Foresight Mental Health
Overcoming 2020 Holiday Stress
Updated: Apr 3
By Chay Tanchanco, LMFT
You’ve probably already had to face the very difficult dilemma during this holiday season: what do we do to celebrate?
Within a year of loss with such magnitude (and COVID numbers continuing to rise), it may be a very emotional decision to say “no” to loved ones as you turn down an invitation. We are wired for connection and taking time away from people we love may be heartbreaking during an already heart-wrenching year.
This is grief on a National scale. You can see forms of denial, anger, sadness, bargaining, and acceptance throughout our culture wherever you look on social media. There is no quick and easy “list” to handle grief, no product to buy to soothe it, no substitute for the fact that our holiday will look very different from its usual festivities.
We can overcome the stress we feel if we name it what it is and face it. Moving through the emotions, rather than avoiding them, and being honest with ourselves about what it is we feel and how meaningful this time is for marking the end of the year, the accomplishments, the pain we have endured and the loss of life.
When we feel connected in our grief to others, we can create new traditions and change our perspectives. Anxiety and depression often come in when their baseline counterparts, fear and sadness, have gone unheard. Fear and sadness are accurate emotions to describe what has happened throughout the year. We are seeking relief, joy, and even a little bit of hope for the days to come. We cannot throw fear and sadness to the wayside, discarding them for what feels “better”.
So how do we move *through* our emotions rather than avoid them?
Give Them a Name
My favorite journaling prompts help organize my thoughts into feelings and what these feelings indicate about my values. Naming the fact that you’re sad about missing out on Thanksgiving with grandma can seem very obvious, but never having written it or said it out loud, you may find that it will begin to shift when you make them more tangible.
Hold On Through the Storm
This is the part that could use a friend or a therapist. Your fears will rise up, your sadness with swirl into a hurricane, and you’ll wonder why you started this stupid process of grieving in the first place. In her book, “Rising Strong”, Brené Brown describes her realization that her research had been focused on the act of vulnerability as only the part where you speak up or do differently than you had before. But there’s another part, the “Act 2” of our story where we are forced to struggle with the unknown and grapple with our fear and anxiety, feeling lost and alone, that we cannot skip.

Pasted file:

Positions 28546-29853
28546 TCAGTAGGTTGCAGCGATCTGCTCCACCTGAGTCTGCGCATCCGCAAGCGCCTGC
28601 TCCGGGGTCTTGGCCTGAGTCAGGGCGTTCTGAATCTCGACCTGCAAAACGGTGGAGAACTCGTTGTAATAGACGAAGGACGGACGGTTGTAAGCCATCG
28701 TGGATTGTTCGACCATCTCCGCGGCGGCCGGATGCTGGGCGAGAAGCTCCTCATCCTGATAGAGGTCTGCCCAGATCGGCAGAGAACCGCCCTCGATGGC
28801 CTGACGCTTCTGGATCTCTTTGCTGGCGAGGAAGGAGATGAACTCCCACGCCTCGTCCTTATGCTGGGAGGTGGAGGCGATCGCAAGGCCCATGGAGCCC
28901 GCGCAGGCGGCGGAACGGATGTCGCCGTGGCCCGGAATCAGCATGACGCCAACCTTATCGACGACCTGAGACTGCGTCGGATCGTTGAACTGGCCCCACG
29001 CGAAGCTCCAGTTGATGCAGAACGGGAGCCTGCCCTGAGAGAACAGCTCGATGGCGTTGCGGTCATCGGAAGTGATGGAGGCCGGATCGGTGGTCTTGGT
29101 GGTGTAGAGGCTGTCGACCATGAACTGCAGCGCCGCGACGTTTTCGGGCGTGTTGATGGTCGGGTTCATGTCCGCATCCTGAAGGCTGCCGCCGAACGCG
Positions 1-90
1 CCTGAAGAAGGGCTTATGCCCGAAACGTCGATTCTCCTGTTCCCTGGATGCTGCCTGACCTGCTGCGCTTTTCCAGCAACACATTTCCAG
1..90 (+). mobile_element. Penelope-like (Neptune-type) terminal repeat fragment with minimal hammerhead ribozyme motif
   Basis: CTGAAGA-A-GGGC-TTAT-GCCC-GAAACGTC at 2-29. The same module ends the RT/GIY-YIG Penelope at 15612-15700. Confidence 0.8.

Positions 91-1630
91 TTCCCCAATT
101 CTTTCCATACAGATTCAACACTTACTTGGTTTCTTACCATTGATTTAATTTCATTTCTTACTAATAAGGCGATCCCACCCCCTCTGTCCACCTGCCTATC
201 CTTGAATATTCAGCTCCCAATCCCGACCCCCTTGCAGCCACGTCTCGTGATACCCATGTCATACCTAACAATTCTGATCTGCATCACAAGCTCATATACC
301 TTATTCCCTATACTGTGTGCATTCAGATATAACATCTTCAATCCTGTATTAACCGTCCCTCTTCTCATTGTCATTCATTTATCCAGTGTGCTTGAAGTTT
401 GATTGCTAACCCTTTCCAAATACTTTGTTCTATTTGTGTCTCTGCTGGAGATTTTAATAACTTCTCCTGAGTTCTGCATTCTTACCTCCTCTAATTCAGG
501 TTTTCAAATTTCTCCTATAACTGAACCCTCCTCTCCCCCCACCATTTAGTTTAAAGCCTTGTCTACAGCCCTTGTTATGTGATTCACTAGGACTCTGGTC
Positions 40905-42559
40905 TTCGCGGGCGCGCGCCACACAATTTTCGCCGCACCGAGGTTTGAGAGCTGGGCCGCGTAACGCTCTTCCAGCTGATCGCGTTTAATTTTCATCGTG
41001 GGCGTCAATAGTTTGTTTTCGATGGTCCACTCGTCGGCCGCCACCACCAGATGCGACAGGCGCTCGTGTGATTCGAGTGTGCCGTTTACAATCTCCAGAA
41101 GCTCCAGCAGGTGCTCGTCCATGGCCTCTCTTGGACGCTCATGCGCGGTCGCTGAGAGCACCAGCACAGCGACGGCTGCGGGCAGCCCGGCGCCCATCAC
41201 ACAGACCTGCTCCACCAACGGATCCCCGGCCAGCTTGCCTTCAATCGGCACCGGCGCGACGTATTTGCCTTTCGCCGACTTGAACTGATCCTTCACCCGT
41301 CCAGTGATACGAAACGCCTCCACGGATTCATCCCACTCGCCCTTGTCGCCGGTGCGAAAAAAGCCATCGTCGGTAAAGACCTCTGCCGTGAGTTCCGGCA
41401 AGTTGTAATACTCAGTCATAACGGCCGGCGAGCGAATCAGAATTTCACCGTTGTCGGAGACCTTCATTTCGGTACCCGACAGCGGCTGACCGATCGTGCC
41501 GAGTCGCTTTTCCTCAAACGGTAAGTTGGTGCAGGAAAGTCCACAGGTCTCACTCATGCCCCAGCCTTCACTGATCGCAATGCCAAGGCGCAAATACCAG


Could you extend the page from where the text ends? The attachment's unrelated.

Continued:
Without close friends and family around, this step can be especially difficult. But it is likely that your friends and family are feeling similarly. Leaning on each other, even across the distance, can make a huge difference and naming it together will be a huge part of what helps move through the emotions. Express them through movement, music, sound, writing, and creating.
Take the Next Small Step
After a storm, you’re not going to be at 100% capacity. You might not even be at 50%. Take small steps. Look to the moment you are living in now and see what is present. Observe and connect. The days will go on, the holidays will come, and it may be that you find some new discovery or a small comfort in something that felt lost but still remains part of your celebration, even if it’s over Zoom or a drive by food exchange.
Rinse & Repeat
Yes, I wrote a blog that has somewhat of a list for handling the overwhelming feeling of loneliness or things being “not quite right” this holiday season after I said there is no quick and easy list. Though the steps are written concisely, your process deserves the time and effort to be experienced and seen. It may be repeated or done differently for aspects of your season.
Your mental health sets the stage for your life: if you give yourself the chance, it can be the greatest gift you give to yourself and those you love.